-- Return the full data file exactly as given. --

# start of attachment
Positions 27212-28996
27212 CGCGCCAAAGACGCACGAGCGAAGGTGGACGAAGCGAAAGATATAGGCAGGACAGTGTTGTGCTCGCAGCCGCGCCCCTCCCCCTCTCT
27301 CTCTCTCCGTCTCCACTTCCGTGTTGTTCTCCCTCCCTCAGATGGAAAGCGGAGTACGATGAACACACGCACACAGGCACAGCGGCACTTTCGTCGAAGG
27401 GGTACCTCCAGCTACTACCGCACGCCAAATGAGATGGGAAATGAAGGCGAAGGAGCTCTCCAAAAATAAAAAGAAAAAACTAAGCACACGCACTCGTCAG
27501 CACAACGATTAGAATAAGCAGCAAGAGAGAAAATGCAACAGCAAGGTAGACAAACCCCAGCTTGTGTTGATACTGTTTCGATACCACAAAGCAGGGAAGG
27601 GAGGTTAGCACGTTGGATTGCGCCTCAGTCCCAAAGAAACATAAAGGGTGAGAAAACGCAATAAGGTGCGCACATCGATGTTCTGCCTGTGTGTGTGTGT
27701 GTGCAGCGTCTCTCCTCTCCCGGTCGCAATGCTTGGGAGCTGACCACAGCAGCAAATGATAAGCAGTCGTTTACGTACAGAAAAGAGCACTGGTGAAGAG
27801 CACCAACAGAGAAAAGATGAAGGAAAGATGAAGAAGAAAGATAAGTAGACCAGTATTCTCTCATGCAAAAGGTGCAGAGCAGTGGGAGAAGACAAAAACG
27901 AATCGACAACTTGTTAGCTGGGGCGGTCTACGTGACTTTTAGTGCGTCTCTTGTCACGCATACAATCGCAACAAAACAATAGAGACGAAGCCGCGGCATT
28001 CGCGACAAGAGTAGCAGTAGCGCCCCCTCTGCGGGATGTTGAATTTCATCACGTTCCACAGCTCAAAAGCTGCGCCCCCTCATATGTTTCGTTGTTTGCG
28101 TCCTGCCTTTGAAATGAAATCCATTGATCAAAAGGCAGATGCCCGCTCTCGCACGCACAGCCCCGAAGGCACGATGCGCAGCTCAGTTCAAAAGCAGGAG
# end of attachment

Positions 27212-28996
27212 CGCGCCAAAGACGCACGAGCGAAGGTGGACGAAGCGAAAGATATAGGCAGGACAGTGTTGTGCTCGCAGCCGCGCCCCTCCCCCTCTCT
27301 CTCTCTCCGTCTCCACTTCCGTGTTGTTCTCCCTCCCTCAGATGGAAAGCGGAGTACGATGAACACACGCACACAGGCACAGCGGCACTTTCGTCGAAGG
27401 GGTACCTCCAGCTACTACCGCACGCCAAATGAGATGGGAAATGAAGGCGAAGGAGCTCTCCAAAAATAAAAAGAAAAAACTAAGCACACGCACTCGTCAG
27501 CACAACGATTAGAATAAGCAGCAAGAGAGAAAATGCAACAGCAAGGTAGACAAACCCCAGCTTGTGTTGATACTGTTTCGATACCACAAAGCAGGGAAGG
27601 GAGGTTAGCACGTTGGATTGCGCCTCAGTCCCAAAGAAACATAAAGGGTGAGAAAACGCAATAAGGTGCGCACATCGATGTTCTGCCTGTGTGTGTGTGT
27701 GTGCAGCGTCTCTCCTCTCCCGGTCGCAATGCTTGGGAGCTGACCACAGCAGCAAATGATAAGCAGTCGTTTACGTACAGAAAAGAGCACTGGTGAAGAG
27801 CACCAACAGAGAAAAGATGAAGGAAAGATGAAGAAGAAAGATAAGTAGACCAGTATTCTCTCATGCAAAAGGTGCAGAGCAGTGGGAGAAGACAAAAACG
27901 AATCGACAACTTGTTAGCTGGGGCGGTCTACGTGACTTTTAGTGCGTCTCTTGTCACGCATACAATCGCAACAAAACAATAGAGACGAAGCCGCGGCATT
28001 CGCGACAAGAGTAGCAGTAGCGCCCCCTCTGCGGGATGTTGAATTTCATCACGTTCCACAGCTCAAAAGCTGCGCCCCCTCATATGTTTCGTTGTTTGCG
28101 TCCTGCCTTTGAAATGAAATCCATTGATCAAAAGGCAGATGCCCGCTCTCGCACGCACAGCCCCGAAGGCACGATGCGCAGCTCAGTTCAAAAGCAGGAG